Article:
Cvs Audit Analysis

1188 Words5 Pages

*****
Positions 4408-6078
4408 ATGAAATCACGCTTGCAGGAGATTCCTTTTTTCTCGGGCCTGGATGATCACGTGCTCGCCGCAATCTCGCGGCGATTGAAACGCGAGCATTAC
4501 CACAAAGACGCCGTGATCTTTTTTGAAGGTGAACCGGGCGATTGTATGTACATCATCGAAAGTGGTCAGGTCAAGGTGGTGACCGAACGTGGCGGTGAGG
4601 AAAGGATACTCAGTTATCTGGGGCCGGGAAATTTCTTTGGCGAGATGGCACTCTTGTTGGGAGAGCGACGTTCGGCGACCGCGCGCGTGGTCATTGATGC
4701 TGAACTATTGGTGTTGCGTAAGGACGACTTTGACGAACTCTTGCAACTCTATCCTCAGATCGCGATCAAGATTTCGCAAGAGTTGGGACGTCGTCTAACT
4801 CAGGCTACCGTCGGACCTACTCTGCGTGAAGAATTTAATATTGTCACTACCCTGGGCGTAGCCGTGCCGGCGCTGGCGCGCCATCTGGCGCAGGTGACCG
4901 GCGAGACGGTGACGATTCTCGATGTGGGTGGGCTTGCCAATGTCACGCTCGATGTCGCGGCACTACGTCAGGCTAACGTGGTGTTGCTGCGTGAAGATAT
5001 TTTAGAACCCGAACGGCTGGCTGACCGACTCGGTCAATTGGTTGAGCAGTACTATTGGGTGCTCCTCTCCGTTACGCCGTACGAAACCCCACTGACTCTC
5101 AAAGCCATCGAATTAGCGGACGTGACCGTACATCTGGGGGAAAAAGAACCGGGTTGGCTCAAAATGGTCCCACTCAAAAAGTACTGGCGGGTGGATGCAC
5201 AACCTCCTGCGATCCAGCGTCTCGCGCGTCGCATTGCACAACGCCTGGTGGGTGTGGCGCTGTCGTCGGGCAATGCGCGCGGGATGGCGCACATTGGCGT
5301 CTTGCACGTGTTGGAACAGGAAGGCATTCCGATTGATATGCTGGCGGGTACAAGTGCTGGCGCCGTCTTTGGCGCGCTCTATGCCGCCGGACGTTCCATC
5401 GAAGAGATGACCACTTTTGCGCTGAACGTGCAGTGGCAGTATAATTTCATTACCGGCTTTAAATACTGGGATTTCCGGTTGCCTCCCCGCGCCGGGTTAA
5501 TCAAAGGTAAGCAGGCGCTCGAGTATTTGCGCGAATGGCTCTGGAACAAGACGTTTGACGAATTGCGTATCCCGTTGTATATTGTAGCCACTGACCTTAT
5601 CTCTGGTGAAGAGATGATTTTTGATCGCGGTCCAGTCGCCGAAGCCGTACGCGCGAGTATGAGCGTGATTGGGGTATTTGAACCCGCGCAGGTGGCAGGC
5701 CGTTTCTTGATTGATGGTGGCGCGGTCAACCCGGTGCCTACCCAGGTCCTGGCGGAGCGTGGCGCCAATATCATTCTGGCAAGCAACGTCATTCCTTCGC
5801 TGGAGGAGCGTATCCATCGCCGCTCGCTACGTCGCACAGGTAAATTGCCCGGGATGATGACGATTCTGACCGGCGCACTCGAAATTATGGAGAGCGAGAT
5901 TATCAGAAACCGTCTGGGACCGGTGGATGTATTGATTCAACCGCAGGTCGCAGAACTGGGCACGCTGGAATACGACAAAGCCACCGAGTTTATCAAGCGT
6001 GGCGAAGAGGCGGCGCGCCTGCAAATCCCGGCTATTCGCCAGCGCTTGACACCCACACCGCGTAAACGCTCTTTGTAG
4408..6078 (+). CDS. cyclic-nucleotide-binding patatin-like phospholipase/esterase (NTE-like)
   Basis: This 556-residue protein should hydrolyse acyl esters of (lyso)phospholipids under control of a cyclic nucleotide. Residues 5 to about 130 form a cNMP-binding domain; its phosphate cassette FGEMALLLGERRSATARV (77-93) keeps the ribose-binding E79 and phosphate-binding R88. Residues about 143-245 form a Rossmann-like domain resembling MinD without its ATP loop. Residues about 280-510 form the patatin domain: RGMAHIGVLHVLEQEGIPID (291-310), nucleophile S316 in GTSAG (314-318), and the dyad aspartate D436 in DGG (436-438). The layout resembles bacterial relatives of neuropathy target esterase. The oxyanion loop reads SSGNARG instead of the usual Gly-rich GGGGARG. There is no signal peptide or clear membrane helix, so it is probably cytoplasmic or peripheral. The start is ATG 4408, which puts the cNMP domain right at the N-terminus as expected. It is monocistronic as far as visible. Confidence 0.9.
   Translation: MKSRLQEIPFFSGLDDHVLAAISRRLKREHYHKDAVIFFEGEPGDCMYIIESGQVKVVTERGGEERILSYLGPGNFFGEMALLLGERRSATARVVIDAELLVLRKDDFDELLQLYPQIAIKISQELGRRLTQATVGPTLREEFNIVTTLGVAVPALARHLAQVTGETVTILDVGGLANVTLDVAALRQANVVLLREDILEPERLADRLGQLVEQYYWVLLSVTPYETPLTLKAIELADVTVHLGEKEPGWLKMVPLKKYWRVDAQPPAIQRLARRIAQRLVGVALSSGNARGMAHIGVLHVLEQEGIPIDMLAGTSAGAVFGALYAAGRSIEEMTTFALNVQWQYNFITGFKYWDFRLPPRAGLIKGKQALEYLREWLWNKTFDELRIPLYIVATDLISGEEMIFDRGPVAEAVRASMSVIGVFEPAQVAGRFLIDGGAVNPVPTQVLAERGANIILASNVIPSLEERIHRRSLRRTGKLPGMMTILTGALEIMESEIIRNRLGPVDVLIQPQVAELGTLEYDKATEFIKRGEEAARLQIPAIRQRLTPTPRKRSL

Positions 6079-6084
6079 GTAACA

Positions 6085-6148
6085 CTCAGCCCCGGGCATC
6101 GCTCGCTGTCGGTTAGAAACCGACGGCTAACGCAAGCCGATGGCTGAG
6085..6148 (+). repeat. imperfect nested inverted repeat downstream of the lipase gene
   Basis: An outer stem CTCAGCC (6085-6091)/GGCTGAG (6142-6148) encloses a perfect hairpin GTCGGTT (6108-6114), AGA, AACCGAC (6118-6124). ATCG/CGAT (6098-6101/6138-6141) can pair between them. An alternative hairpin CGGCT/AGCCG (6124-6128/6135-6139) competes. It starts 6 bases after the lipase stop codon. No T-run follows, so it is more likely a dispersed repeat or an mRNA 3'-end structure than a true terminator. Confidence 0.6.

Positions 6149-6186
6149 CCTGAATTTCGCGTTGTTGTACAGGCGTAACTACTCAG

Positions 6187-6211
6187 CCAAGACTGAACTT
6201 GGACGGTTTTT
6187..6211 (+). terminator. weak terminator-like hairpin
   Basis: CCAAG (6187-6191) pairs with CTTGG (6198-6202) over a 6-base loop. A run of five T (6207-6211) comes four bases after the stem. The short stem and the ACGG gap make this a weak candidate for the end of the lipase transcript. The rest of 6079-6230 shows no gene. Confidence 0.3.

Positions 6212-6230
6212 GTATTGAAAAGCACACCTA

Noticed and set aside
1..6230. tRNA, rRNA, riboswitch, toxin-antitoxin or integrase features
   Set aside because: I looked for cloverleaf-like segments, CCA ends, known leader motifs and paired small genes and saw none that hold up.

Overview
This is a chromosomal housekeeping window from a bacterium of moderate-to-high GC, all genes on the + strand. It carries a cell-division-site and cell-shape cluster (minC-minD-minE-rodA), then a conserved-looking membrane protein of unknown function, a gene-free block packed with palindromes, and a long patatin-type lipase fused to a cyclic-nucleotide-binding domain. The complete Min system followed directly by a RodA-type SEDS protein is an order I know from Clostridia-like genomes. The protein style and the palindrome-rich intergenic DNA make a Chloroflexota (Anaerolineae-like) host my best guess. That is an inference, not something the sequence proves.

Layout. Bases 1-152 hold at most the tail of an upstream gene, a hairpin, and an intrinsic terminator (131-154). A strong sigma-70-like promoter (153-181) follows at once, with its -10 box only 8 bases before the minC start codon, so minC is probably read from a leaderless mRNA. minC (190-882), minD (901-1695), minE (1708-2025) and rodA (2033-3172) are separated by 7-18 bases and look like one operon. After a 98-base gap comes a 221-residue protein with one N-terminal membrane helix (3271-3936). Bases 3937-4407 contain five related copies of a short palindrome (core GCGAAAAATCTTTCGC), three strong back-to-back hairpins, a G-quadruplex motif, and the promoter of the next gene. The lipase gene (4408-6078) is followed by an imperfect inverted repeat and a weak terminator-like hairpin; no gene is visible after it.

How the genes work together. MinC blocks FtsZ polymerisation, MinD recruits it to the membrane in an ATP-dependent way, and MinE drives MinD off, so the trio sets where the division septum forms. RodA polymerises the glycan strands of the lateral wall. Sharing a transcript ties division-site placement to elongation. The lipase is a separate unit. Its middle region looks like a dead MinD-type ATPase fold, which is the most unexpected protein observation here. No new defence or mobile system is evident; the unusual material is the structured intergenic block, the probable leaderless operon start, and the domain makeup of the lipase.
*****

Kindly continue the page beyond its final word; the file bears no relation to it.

CVS moved quickly to become one of the top players in the rapidly consolidating U.S. drugstore industry. In addition to pursuing acquisitions, CVS also was growing organically by aggressively opening new locations. In 1998, for example, the company announced plans to open as many as 200 stores in New York City over a three-year period. At the same time, some of the older locations, particularly those in strip malls, were being closed down in favor of freestanding sites, some of which began featuring drive-through pharmacies. CVS has grown its business into the largest retail pharmacy in the world through strong organic growth and a tradition of acquisitions. To maintain successful growth, CVS focuses on new store development, nourishing same store growth through product diversification and a low cost approach, and continuing an impressive track record of producing synergies from retail acquisitions. From the perspective of a potential competitor or investor, I think there are many advantages of owning a drugstore industry. Most importantly, you are not limited to selling specific items which is enabling you to be flexible and accommodate to the customer’s needs. The drugstore industry is comprised of providers of both prescription and non-prescription medicines in the form of retail pharmacies, mail order services, hospitals, and other third party distribution channels. Generally, prescription drugs account for the majority of revenue, with front store sales such as film development, cosmetics, and other consumer goods making up the remainder. The market is highly saturated with two companies, Walgreens and CVS, comprising nearly 60% of the entire industry. Increased competition from supermarkets, mail order service providers, and large retailers including Wal-Mart and Target, are further contributing to the saturation of the industry. Historically, growth
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